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Friday, 6 July 2012

Sympathy for poor governesses


News Release:

New Charlotte Brontë letter at Parsonage Museum betrays her sympathy for poor governesses.

An important letter has returned to the Brontë Parsonage Museum, 150 years after Charlotte Brontë wrote it there.

Miss Mary Holmes was a struggling writer and musician originally from Gargrave, North Yorkshire, who wrote to Charlotte for advice on her book. She worked as music teacher to the daughters of novelist William Thackeray, author of Vanity Fair, and he had already kindly found someone to review the book in a national newspaper, as well as offering to help pay for it to be privately printed. Thackeray passed on Charlotte’s address so that Miss Holmes could send it to the now-famous Haworth author for some advice – they came from villages just 20 miles apart.

Charlotte’s response, dated 22 April 1852, and sent from the Parsonage in Haworth, was friendly and encouraging – which was not always the case: the author of Jane Eyre, by now a bestselling literary star, could be dismissive of fellow authors seeking advice. Either she was keen to do Thackeray a favour, though, or she spotted genuine talent in Miss Holmes’s work, for she wrote that the book: seems to [me] very clever and very learned. You erred in telling me to skip the first chapters; I am glad I disobeyed the injunction.

Miss Holmes has clearly mentioned in her letter to Charlotte that she has worked as a governess. Charlotte replies: You are right in supposing that I must feel a degree of interest in the details of a Governess-life. That life has on me the hold of actual experience; to all who live it – I cannot but incline with a certain sympathy; and any kind feeling they express for me – comes pleasantly and meets with grateful acceptance.

This is, of course, the same Charlotte, who, in 1839 wrote to her friend Ellen Nussey about life as a governess: I will only ask you to imagine the miseries of a reserved wretch like me - thrown at once into the midst of a large Family - proud as peacocks and wealthy as Jews.

Charlotte herself had not always had a favourable response when writing to the literary stars of the day for advice. The poet laureate Robert Southey famously wrote to her: ‘Literature cannot be the business of a woman’s life, and it ought not to be’

Bronte Parsonage Museum Director Andrew McCarthy commented on the new acquisition:

In 1852 Charlotte was riding the crest of her success; life was very different from when she too had been a struggling governess. Of all the Brontës Charlotte was probably the most ambitious; a letter such as this gives a quick glimpse into what it meant for her to have achieved the fame she had sought for so long.

The letter was purchased from an auction at Bonham’s in London on 12 June 2012.

It will be displayed from early 2013.

6 comments:

  1. What a pity Charlotte couldn't have been more encouraging to her brother.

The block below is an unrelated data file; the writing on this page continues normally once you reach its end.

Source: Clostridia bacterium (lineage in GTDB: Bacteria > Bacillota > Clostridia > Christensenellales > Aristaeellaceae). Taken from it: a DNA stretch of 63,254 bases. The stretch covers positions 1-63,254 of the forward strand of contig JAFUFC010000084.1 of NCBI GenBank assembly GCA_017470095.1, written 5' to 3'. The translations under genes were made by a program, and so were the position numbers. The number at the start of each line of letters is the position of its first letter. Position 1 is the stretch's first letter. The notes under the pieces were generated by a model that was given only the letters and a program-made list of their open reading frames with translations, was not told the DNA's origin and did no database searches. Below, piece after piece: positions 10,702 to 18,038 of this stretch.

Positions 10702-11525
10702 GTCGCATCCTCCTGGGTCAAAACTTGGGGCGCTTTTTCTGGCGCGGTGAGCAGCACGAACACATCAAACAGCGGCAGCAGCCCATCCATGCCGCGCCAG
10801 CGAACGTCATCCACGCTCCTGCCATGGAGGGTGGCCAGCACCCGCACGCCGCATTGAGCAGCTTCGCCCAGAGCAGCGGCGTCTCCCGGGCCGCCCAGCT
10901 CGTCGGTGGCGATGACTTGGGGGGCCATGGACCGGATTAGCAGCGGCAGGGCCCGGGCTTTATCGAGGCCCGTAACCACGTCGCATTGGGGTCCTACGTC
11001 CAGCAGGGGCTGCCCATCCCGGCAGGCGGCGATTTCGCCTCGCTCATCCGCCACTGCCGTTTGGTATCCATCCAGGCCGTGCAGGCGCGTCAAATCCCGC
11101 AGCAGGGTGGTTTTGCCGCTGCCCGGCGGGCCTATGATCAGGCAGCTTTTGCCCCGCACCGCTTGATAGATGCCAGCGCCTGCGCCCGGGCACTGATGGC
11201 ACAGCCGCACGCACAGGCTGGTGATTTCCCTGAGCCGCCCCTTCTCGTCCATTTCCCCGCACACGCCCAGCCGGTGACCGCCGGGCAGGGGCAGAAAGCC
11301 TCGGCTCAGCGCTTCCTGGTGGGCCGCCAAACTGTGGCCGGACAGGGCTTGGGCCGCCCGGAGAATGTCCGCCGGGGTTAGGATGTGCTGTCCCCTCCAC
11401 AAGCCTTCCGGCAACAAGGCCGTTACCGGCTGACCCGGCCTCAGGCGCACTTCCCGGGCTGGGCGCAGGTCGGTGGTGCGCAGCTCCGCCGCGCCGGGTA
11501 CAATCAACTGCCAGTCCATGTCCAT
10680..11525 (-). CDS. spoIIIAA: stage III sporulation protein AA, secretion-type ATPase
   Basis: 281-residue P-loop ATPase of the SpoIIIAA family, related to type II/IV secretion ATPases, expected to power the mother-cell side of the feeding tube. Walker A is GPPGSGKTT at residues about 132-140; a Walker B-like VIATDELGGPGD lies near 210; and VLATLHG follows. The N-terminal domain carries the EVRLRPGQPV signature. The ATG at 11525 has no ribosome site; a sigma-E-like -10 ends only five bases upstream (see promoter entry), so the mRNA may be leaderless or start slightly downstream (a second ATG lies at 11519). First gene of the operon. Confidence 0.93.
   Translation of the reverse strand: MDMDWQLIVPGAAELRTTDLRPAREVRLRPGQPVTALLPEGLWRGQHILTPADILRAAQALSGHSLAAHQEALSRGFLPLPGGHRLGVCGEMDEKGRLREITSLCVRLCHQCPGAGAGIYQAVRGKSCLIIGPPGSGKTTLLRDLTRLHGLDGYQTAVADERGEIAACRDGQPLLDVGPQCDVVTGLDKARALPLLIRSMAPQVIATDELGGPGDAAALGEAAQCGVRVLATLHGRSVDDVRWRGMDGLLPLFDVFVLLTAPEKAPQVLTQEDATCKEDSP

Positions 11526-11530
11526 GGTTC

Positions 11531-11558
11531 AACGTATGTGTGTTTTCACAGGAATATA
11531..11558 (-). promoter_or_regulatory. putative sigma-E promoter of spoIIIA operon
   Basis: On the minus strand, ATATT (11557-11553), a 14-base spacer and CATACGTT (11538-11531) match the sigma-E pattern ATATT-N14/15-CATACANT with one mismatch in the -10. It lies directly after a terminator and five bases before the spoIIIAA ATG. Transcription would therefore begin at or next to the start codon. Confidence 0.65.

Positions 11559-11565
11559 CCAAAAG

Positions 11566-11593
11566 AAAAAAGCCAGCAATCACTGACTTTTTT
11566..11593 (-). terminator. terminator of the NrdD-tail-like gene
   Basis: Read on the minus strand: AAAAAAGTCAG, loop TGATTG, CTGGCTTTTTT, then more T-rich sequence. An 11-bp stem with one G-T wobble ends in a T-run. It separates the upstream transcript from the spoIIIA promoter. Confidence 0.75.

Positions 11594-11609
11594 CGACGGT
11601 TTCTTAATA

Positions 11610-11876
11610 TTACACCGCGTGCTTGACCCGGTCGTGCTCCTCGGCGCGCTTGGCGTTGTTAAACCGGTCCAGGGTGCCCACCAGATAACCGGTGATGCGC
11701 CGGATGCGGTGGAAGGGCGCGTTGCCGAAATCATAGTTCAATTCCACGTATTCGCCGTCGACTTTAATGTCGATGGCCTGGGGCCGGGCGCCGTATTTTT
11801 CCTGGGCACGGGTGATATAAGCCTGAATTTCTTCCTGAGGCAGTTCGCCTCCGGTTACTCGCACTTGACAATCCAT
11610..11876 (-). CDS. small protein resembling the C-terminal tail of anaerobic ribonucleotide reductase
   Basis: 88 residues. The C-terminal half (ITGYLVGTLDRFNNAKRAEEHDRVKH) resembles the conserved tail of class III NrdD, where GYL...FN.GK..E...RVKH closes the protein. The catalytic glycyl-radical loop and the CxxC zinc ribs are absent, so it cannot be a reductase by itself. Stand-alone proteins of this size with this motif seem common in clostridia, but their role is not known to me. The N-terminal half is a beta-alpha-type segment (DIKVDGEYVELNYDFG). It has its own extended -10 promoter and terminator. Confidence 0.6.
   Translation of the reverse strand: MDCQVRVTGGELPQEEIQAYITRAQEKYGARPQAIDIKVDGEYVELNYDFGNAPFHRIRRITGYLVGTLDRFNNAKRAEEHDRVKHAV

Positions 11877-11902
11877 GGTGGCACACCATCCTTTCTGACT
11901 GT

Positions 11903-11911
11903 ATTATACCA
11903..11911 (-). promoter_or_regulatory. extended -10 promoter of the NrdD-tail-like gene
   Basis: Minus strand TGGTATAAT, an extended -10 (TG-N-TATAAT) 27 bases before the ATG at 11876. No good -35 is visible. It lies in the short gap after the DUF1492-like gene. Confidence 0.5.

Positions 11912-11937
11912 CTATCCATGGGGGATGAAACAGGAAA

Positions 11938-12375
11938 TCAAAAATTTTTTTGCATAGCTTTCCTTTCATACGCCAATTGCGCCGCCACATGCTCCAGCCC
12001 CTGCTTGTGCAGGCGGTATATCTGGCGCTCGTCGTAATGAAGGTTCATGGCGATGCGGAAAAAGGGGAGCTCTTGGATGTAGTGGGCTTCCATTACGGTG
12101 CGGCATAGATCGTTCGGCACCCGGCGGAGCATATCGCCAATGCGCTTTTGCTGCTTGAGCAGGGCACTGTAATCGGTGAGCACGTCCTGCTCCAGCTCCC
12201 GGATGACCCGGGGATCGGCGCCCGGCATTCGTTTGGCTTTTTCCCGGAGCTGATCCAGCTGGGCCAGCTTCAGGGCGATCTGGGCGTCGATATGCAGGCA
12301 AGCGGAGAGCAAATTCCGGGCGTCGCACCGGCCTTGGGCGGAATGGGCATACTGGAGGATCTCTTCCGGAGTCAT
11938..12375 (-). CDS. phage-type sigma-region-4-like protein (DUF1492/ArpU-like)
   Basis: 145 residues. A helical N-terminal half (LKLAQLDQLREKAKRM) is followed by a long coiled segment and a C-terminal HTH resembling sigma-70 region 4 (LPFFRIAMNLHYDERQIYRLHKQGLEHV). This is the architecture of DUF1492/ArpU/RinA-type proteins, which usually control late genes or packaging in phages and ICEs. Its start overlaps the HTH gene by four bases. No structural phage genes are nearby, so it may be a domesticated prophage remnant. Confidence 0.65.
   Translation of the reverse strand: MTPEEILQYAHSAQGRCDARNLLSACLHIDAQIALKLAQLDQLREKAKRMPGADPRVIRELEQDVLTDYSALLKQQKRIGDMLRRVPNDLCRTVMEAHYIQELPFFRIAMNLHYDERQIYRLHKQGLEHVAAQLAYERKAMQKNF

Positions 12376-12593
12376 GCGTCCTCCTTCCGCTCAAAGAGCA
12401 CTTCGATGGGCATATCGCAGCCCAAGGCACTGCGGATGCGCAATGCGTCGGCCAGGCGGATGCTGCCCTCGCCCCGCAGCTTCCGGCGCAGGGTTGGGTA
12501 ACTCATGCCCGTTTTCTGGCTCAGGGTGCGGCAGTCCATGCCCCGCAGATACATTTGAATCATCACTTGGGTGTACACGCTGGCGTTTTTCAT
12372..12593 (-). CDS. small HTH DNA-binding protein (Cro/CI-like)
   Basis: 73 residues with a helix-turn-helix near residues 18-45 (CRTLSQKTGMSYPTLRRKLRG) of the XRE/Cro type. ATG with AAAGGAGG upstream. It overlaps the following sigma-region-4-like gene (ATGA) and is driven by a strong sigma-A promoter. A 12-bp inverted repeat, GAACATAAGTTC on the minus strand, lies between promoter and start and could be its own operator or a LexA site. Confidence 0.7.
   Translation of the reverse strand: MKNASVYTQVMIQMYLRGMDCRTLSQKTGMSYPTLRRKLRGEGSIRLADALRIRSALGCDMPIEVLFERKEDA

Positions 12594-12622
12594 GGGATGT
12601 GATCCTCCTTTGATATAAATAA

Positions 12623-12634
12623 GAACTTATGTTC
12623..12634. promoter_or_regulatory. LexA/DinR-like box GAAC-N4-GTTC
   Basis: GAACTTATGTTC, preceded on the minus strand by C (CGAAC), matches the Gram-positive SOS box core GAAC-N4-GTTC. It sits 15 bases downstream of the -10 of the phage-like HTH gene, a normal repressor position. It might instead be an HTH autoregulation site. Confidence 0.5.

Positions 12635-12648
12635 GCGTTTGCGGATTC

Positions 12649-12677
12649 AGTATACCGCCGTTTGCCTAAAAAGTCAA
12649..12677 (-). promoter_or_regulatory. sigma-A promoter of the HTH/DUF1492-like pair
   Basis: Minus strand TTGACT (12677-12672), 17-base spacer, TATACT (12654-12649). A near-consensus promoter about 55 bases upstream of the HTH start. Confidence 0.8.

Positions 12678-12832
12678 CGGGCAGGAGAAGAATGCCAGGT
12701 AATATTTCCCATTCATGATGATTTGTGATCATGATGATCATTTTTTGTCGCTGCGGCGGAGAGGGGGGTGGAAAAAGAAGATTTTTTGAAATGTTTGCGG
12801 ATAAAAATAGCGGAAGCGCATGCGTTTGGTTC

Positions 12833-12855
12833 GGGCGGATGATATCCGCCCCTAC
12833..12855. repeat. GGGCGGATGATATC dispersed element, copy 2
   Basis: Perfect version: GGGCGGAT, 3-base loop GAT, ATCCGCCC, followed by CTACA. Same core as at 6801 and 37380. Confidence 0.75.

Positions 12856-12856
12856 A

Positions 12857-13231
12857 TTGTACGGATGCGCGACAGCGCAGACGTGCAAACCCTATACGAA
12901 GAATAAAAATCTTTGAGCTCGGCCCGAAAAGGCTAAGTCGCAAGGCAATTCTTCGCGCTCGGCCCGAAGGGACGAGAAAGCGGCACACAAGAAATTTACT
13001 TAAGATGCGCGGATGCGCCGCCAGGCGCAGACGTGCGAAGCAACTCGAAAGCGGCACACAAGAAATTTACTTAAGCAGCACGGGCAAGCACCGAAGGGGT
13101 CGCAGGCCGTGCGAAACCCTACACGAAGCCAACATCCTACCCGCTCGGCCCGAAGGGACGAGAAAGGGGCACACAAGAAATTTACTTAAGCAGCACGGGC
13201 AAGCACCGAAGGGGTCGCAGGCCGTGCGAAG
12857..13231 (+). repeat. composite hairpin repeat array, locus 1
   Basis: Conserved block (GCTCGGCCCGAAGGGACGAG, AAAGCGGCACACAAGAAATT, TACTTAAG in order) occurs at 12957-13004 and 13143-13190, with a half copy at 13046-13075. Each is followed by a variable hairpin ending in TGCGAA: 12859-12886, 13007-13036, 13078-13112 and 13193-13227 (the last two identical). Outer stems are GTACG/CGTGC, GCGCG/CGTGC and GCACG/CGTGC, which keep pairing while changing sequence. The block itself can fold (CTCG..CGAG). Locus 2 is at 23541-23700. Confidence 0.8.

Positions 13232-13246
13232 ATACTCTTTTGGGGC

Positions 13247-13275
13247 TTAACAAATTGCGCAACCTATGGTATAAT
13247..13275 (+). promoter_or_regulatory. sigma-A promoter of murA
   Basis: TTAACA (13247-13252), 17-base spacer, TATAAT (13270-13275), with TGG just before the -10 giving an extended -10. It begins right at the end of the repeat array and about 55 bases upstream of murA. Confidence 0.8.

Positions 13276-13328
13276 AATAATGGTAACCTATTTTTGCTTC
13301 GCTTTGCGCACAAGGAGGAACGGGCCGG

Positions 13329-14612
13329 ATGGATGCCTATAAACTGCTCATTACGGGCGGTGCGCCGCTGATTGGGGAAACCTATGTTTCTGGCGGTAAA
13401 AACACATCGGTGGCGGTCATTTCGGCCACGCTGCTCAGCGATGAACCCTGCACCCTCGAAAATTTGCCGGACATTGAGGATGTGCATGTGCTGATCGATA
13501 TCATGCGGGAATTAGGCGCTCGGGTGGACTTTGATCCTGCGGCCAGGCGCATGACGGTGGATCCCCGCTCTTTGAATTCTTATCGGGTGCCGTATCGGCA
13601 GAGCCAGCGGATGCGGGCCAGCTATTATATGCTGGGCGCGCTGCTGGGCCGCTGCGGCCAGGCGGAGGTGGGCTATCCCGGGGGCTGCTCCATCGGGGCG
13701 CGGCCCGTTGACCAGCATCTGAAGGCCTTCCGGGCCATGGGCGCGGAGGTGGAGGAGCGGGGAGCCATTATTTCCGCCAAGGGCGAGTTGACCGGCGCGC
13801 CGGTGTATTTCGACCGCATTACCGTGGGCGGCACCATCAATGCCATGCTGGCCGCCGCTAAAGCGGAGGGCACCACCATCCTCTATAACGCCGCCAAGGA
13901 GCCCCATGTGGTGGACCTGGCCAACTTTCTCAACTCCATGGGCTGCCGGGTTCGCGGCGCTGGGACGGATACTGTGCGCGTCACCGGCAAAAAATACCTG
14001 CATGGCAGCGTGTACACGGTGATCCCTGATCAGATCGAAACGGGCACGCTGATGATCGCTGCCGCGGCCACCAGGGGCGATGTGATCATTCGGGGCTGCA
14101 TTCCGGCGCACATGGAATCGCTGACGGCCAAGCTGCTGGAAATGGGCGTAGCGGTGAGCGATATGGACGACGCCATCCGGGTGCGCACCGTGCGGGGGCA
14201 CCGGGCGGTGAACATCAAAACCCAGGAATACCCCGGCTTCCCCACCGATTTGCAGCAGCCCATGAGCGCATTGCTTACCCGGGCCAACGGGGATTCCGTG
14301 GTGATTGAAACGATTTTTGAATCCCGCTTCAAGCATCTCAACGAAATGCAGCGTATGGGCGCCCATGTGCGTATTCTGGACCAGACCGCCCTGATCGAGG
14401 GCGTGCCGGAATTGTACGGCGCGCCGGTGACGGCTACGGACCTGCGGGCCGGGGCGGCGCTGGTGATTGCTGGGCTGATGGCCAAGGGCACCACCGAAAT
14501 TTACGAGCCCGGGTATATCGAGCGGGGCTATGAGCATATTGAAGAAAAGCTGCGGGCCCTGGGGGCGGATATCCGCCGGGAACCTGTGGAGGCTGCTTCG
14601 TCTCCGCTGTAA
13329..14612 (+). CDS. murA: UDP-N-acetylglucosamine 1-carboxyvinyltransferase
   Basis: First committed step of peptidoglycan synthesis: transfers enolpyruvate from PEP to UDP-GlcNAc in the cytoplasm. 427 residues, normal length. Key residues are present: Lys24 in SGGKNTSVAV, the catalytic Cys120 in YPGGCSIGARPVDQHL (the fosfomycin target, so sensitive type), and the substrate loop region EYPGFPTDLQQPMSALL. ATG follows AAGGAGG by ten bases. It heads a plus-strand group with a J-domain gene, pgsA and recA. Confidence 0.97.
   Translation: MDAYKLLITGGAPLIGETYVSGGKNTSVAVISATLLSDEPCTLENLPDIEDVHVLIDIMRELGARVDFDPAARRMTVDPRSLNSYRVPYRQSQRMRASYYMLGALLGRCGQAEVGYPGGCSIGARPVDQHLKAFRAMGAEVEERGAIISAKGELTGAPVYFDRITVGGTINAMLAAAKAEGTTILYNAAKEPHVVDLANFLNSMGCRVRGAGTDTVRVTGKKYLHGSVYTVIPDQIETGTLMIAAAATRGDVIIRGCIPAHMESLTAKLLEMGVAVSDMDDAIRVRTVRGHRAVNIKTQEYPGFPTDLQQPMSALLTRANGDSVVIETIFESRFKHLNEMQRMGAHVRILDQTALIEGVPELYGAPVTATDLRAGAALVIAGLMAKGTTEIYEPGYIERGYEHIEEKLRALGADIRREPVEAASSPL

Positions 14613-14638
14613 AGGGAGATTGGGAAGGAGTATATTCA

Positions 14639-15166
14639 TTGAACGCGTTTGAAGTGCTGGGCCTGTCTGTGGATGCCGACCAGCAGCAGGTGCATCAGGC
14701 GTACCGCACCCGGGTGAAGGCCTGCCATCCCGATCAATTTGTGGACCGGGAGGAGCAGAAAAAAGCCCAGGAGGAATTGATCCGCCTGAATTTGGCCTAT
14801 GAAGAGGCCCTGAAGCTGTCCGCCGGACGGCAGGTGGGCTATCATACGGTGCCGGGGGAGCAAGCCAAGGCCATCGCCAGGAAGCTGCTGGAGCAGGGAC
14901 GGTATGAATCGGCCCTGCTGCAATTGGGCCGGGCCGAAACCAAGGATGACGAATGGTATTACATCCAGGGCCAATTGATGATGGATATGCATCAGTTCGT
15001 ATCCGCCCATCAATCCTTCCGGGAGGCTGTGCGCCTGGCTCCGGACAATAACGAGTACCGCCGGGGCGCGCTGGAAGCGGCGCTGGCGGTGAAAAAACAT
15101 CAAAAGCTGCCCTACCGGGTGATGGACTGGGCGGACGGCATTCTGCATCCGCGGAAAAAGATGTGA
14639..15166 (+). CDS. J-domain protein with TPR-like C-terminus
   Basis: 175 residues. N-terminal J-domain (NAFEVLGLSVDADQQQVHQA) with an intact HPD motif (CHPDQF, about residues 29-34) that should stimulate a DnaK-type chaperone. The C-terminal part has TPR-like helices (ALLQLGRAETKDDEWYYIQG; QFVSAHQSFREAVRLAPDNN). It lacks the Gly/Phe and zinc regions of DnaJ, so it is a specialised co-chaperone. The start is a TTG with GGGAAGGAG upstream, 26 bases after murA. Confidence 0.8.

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    1. I believe that was a case of, " There, but for the grace of God go I ". Charlotte was pining for and suffering greatly over an impossible love, just as Branwell was. However his utter lack of self control and emotional free fall over his lost love ,I believe frighten Charlotte deeply. What was keeping her from doing the same? She pushed him away in order not to go down with him. It's his very closeness to her that caused her to cut him off and protect herself with anger. It was a life or death choice . She choose herself and life. When Branwell died and the danger was past, she again felt her love and pity.

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    2. Indeed Charlotte Brontë, like her father before her ,was ambitious. But without Patrick Brontë's strong ambition, there would have been no Brontës of Haworth .....and without Charlotte Brontë's strong ambition, it's very likely there would have been no Brontë novels. Luckily for us in this regard, the apple did not fall far from the tree.

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    3. Yes Anne, I agree with your first post completely; but if only she could have said..'I know what it's like...I've been there....' I believe the 'emotional free fall' was because he was bi-polar; he couldn't be any other way. Whatever her reasons - and I think you're right - it was yet another rejection for him.

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  2. Please tell me that she was not antisemetic, Please?
    Or was it simply the norm to mention Jewish people
    in that way?
    I am a 27 y o Jewish girl with a career in child phsycology and dev, so a rather modern day governess...
    Please someone leave me a feedback

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    1. I think you'll find that she had no experience of Jewish people, therefore subscribed to the common view at the time. I suspect she had little time for anybody she perceived as 'rich' because of her experiences as a governess.

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